Engineering

Surface Finishes 

Finish Description
HASL (Hot Air Solder Leveled)  Solder is deposited on features that are not covered with Solder Mask. Solder Thickness varies from 0.2 to 1.2 mils. This variation is due to board circuit density, aspect ratio. Solder consists of 63%/37% eutectic Tin/lead

OSP (Organic Solderability Preservative)  A transparent organic coating is deposited on features that are not covered with solder mask.

ENIG (Electroless Nickel/Gold)  Electroless nickel and Electroless gold are deposited on features that are not covered with Solder Mask. Thickness for Nickel is between 80 to 150 micro inches and Gold thickness is 3-6 micro inches.

GoldFlash  Electrolytic nickel-gold deposited on solderable features. Typically 150-200 micro inches of nickel is deposited, and 5-10 micro inches of Hard gold. Gold flash is applied to features after pattern Copper plating.
Immersion Silver  Silver is deposited on features not covered with solder mask. Thickness of silver is 4 to 20 micro inches.


White Tin  Immersion tin is deposited on features not covered with Solder mask. Thickness is typically 30-40 micro inches.

Carbon Ink for Key pad application A conductive carbon paste is applied on selective pads for contact purposes, e.g.. Keypads of calculators, etc.

Wire Bondable Soft Gold Electrolytic soft gold is plated on features that require bondable gold for wire bonding application. Depending on the type of wire bonding used, the thickness of gold varies from 20 to 50 micro inches. Nickel thickness is between 150 to 250 micro inches.

Technology at Your Fingertips

J-Cube Technologies offers the Design for Manufacturing (DFM) at no charge/$0/free as an added value to help you make sure that no violations or mistakes happen during the design process. This will save you time, money and product delivery delays.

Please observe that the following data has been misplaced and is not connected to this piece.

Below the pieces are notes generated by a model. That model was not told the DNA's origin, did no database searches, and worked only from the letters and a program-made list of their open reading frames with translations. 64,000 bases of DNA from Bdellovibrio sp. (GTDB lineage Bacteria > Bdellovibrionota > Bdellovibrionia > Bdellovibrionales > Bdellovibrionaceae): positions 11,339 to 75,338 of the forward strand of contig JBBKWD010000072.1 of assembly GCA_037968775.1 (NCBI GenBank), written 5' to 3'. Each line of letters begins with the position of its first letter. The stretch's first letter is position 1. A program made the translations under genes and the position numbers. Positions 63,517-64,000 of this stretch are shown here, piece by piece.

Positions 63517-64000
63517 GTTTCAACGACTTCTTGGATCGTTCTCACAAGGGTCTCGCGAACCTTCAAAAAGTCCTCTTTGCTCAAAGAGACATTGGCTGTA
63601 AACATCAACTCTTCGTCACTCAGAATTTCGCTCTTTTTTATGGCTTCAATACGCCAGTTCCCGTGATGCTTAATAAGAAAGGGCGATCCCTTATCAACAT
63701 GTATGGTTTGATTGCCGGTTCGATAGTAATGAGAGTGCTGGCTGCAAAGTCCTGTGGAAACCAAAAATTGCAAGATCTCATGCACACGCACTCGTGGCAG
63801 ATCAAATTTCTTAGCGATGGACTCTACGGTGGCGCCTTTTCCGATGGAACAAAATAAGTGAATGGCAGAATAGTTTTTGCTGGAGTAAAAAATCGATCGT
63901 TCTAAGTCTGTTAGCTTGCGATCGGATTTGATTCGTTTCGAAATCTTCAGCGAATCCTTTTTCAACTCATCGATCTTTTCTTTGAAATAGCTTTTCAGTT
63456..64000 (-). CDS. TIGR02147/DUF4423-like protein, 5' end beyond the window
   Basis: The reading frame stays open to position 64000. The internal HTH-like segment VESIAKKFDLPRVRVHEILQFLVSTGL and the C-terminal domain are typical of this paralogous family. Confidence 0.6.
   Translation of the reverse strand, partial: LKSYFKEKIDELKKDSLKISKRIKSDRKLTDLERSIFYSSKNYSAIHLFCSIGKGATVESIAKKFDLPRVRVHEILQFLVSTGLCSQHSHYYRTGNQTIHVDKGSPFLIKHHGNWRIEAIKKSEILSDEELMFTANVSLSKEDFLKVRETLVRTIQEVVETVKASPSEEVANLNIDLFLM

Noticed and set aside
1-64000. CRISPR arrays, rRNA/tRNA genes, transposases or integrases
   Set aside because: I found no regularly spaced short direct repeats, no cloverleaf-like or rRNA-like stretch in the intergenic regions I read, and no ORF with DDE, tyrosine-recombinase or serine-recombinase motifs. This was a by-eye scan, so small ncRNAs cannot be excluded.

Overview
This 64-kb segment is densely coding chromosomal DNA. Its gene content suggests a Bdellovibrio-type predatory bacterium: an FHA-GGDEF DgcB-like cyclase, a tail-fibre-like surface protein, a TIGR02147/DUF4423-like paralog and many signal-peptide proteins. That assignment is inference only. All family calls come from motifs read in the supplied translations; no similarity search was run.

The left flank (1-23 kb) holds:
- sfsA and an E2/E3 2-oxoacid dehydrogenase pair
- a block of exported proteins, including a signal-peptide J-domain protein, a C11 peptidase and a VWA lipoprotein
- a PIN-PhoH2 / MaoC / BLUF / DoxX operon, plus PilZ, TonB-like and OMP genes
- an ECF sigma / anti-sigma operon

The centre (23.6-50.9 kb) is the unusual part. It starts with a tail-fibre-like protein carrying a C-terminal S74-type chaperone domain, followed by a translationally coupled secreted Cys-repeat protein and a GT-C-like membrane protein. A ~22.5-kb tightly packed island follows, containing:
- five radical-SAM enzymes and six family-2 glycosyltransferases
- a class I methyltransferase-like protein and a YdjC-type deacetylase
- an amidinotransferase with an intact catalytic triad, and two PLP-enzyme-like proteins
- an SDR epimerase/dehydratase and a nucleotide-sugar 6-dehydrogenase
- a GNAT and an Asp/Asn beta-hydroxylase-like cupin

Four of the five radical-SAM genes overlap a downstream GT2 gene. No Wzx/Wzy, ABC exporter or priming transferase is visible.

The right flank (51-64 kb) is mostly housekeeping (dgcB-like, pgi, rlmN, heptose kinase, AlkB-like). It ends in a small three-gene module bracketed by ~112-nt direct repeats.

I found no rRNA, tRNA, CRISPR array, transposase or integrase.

Servicing OEM, ODM & CM’s 

Our printed circuit board manufacturers specialize in different areas of PCB manufacturing, giving us the unique ability to not only build your boards economically, but to also maintain the highest quality standards. Because of our high order volumes we have negotiated pricing much lower and we believe you cannot find a better value anywhere else.

Call Today: 514.979.4061 or Fax: 514.375.1554

Email: jdriver@jcubetech.com

7 Common Mistakes Made With Gerber Files



1. Missing Aperture List
Your Gerber files specify what to do and where. Your aperture list specifies what tool to use. A single comprehensive aperture list for all layers should be sent with your gerber files, rather than a separate aperture list for each layer. Please note: An aperture list does not need to be sent with 274X format files. If you send 274D format, we use your aperture list in combination with your gerber files to create your artwork.
Requirements: One comprehensive aperture list for all layers, English Units. Please do not modify the aperture list your software outputs. An aperture list does not need to be sent with 274X format files.
Resolution: All layout packages which output 274D also output an aperture list. Common extensions include .rep, .apt, and .apr. If you have difficulty outputting an aperture list, please send 274X format.

2. Missing Excellon Drill File
Excellon drill files are used to determine what size holes to drill and where. Plated and non-plated holes need to be included in one drill file, with plated and non-plated holes having different tool numbers.
Requirements: Excellon Format, ASCII Odd/ None, 2.4 Trailing Zero Suppression, English Units, No Step and Repeats.